Members of several communities and cultures in the city recently participated in the second Homecoming and International Day at St. Peter’s Episcopal church in Rosedale, Queens.
According to Monica Carrington and Yvonne Robinson, Trinidadian and Guyanese nationals, respectively, coordinators of the event, hundreds, as well as officers and officials from the New York Police Department (NYPD) and the Fire Department of New York (FDNY), attended the extravaganza on Sept. 14.
“Tents were beautifully decorated in the various country colors, and the highlights of the day began with the Sunday school children marching in with flags from 17 countries and presenting them to their various representatives,” Carrington and Robinson told Caribbean Life.
They said dignitaries receiving flags on behalf of their country was Sen. James Sanders for America; Juliana Mahie Sehi Doukoure, vice consul of Cote d’Ovoire (Ivory Coast); Denise Donaldson, vice consul of the Consulate General of Jamaica; and Andre Laveau, consul general of Trinidad and Tobago.
“Various other personnel received flags on behalf of the other countries, during which time each country’s National Anthem was played,” they said.
Carrington and Robinson also said the anthem for Trinidad and Tobago was played on steel pan, and that each country’s representative addressed the ceremony briefly.
The countries which participated in the event were: America, Antigua, Aruba, Barbados, Cuba, Dominica, Grenada, Guyana, Haiti, Ivory Coast, Jamaica, Martinique, Nigeria, Panama, St. Kitts and Nevis, St. Vincent and the Grenadines, and Trinidad and Tobago.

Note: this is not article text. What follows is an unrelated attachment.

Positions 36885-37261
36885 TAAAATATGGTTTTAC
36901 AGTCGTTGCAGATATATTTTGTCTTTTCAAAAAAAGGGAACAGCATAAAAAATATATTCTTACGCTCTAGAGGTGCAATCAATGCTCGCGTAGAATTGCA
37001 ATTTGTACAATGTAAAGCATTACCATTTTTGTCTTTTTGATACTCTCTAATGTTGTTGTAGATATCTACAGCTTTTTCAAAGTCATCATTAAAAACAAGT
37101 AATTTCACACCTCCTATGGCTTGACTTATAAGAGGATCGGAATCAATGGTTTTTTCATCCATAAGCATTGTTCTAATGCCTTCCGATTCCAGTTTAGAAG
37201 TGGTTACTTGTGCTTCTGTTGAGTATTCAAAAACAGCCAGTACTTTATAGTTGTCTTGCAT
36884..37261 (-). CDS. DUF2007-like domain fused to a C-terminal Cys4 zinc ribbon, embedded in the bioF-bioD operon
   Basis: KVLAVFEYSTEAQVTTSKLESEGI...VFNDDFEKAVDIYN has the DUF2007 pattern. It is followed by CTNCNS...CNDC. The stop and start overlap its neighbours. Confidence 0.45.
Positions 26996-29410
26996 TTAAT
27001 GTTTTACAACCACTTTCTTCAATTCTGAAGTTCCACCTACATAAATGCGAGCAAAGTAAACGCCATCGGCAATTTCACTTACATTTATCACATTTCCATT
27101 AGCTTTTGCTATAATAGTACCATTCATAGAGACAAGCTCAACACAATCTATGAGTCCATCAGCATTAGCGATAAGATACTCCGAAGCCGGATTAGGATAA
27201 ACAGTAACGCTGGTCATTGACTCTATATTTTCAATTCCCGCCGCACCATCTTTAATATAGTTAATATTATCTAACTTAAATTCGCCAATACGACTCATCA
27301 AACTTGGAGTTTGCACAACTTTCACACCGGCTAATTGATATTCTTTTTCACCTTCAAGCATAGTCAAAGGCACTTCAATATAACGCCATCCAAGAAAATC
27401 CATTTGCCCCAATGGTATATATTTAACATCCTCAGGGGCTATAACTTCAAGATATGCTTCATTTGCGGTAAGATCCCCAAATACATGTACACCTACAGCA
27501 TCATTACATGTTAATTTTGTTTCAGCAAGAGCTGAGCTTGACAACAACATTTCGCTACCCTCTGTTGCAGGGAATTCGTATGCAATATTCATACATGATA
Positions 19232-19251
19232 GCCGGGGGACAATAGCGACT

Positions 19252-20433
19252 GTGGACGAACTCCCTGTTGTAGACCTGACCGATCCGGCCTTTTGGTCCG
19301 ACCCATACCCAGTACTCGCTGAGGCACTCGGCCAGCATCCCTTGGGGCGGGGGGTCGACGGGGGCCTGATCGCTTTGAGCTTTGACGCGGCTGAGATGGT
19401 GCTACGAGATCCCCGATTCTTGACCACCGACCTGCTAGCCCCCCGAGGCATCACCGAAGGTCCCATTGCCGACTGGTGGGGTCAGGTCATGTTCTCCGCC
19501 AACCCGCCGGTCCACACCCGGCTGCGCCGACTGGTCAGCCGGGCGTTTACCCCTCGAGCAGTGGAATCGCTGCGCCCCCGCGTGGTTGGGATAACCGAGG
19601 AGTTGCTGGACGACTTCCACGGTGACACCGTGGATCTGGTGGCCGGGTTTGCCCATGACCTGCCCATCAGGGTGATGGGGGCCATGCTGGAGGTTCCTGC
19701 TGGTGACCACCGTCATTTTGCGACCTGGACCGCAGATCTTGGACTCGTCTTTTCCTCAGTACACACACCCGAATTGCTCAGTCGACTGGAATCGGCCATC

While hundreds sampled the international cuisine, they were entertained by Elite One Steel Orchestra and DJ Josa, the organizers said.
They said the talent show was an admixture of “American stepping” and music — calypsos from Barbados, Grenada, and St. Vincent and the Grenadines.
Performers included Guyana folk song and dancers; Haiti cultural presentation; Cuba, Ivory Coast and Nigeria fashion shows; Jamaican Kumina dancers and folk singers; Panamanian exhibition of national dresses; Martinique music; St. Kitts and Nevis poem and music; and Trinidad and Tobago children parading in costumes to soca and steel pan music.
Carrington and Robinson said children sang “We are the World,” dedicating the song to the people of the Bahamas, whose country was ravaged by the recent passage of Hurricane Dorian.
“Throughout the program, we reminded all in attendance of the importance of helping our brothers and sisters in the Bahamas, and informed them St. Peter’s is a drop location for Bahamas hurricane relief assistance,” they said.
“We opened and closed the event with prayers from our rector, Fr. Steve Foster (Barbadian-born),” Carrington and Robinson said.
The organizers said St. Peter’s Episcopal Church, located at 137-28 244th St., Rosedale, in the southeastern section of Queens, is part of the Anglican Communion, “sharing a common heritage in the tenets of the Church of England.”
They said St. Peter’s has been the center of a vibrant Christian faith and worship since 1907.
“Today, our congregation of 175 families consists mainly of immigrants from the Anglican Church of various Caribbean nations currently residing in Rosedale and the neighboring communities,” Carrington and Robinson said.
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